Since the Ronald Reagan era, Black people in general, but Black women, in particular, have been synonymous with public assistance. Many have even been labeled “welfare queens.” Despite the data showing how white people make up the majority of welfare recipients, the African American community still has to deal with the stereotype that most Black people not only need welfare but will steal it too.
But a recent bust in New York continues to prove that government officials should really be side-eyeing people of a paler skin tone.
On Friday, authorities in St. Lawrence County, New York arrested 13 white women for welfare fraud with four more arrests pending. According to police, the women stole $104,000 from people who actually needed it.
“Here in St. Lawrence County, our welfare benefits provide vital support to genuinely needy families at great cost to honest hard working taxpayers,” District Attorney Gary Pasqua said in a statement. “Those individuals who gain benefits through deception are stealing medicine, groceries, and other necessary provisions from innocent children, vulnerable seniors, working citizens, and others in need.”
Georgeanna L. Aldous, 47, Kandy L. Butler, 29, Brandi David, 41, Ashley Debiew, 25, Cara E. Dimon, 25, Jessica Driscoll, 29, Crystal L. Lalone, 39, Amber Morrill, 35, Kerry M. Pelo, 36, Star L. Perrin, 39, Lynn A. Ryan, 46, Sherri A. Scott, 51 and Nancy G. Sherman, 27, all stole individual amounts of welfare that ranged from $1,000 up to over $31,000. All the women failed to accurately report their income and have been charged with varying degrees of welfare fraud that ranged from the third and fourth degree. Their arrests, which were the largest sweep in the history of the county, were made possible following an investigation by the St. Lawrence County Social Services Fraud Unit, District Attorney Fraud Investigator and the St. Lawrence County District Attorneys Office.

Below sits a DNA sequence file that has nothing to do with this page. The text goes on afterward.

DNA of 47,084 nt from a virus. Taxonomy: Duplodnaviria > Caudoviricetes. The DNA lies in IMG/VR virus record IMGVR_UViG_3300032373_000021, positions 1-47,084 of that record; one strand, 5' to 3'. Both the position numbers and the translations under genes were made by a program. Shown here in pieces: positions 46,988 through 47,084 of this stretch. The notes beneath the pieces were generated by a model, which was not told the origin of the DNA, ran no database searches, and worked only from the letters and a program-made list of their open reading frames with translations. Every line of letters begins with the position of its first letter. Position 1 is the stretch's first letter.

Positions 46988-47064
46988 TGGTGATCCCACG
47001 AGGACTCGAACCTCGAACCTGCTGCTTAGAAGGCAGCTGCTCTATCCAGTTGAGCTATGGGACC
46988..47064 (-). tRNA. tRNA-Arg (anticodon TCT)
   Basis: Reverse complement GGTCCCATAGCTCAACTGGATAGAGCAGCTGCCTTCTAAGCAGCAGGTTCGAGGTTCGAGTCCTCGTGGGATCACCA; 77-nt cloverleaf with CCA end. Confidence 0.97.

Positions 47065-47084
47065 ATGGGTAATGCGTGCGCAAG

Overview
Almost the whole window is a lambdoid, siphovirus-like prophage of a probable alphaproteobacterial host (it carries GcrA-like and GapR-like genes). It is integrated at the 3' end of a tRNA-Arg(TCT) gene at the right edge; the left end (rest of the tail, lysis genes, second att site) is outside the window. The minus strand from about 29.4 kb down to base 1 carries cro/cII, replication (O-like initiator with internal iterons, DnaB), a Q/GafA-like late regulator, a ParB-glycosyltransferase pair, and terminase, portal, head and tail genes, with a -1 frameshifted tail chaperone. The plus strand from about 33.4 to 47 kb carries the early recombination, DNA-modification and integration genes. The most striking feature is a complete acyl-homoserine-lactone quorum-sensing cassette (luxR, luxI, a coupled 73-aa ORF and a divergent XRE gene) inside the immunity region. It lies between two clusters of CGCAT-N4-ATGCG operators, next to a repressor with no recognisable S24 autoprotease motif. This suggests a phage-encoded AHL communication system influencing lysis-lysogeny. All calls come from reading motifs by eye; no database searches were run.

“[I am] proud of the professionalism and participation of the Sheriff’s Department in carrying out this operation, which is critical to deterring abuse of the taxpayers and ensuring that these critical resources go to those in need,” St. Lawrence County Sheriff Kevin Wells said.
If convicted the women can face 4-7 year prison sentences, 5 years of probation, a fine and having to pay restitution in the amount of what they stole.
Though the case in St. Lawrence County is frustrating because there are so many people who are actually living below the poverty line that need those resources, it in no way proves that many “welfare reformers” are right about rampant welfare fraud as an excuse to slowly drain funding for programs. According to Lexington Law, 10.6 percent of federal welfare was found to be improperly or fraudulently paid in 2016. In most cases, fraud is found to be improperly filed due to an error made by a caseworker.